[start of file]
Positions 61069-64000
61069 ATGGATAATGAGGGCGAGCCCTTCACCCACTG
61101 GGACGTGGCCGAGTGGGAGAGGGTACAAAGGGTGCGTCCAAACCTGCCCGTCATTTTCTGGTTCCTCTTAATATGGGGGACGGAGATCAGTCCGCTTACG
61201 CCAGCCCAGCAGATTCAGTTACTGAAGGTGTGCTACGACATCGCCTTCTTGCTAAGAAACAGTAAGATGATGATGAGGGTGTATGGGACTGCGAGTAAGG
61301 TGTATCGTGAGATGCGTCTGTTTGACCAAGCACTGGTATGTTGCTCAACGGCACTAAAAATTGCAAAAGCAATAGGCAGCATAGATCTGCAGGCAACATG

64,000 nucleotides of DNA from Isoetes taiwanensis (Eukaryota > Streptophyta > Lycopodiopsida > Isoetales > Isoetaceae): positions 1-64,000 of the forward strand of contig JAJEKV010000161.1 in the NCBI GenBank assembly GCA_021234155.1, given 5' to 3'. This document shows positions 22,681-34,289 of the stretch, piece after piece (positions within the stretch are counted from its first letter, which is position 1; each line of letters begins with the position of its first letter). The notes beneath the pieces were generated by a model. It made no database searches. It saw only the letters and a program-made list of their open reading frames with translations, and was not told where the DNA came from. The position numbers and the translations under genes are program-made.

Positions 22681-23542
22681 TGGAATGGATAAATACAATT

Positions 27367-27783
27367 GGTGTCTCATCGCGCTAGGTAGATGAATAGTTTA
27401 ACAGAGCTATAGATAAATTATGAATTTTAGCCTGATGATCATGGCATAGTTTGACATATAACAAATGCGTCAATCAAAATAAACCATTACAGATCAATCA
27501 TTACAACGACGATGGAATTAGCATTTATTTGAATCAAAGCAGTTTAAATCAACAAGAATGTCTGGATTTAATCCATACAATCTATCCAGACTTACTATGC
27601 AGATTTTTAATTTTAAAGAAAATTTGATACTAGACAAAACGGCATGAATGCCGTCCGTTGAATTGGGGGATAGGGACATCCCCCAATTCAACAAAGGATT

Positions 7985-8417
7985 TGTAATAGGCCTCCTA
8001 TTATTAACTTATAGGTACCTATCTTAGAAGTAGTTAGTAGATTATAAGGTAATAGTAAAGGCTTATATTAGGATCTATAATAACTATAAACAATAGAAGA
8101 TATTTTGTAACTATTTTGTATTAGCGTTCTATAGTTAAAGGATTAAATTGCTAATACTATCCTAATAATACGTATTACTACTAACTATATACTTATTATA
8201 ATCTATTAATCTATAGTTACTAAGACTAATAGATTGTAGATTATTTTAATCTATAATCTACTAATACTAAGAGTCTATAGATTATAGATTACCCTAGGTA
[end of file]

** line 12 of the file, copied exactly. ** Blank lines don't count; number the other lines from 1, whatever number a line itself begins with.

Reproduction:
27501 TTACAACGACGATGGAATTAGCATTTATTTGAATCAAAGCAGTTTAAATCAACAAGAATGTCTGGATTTAATCCATACAATCTATCCAGACTTACTATGC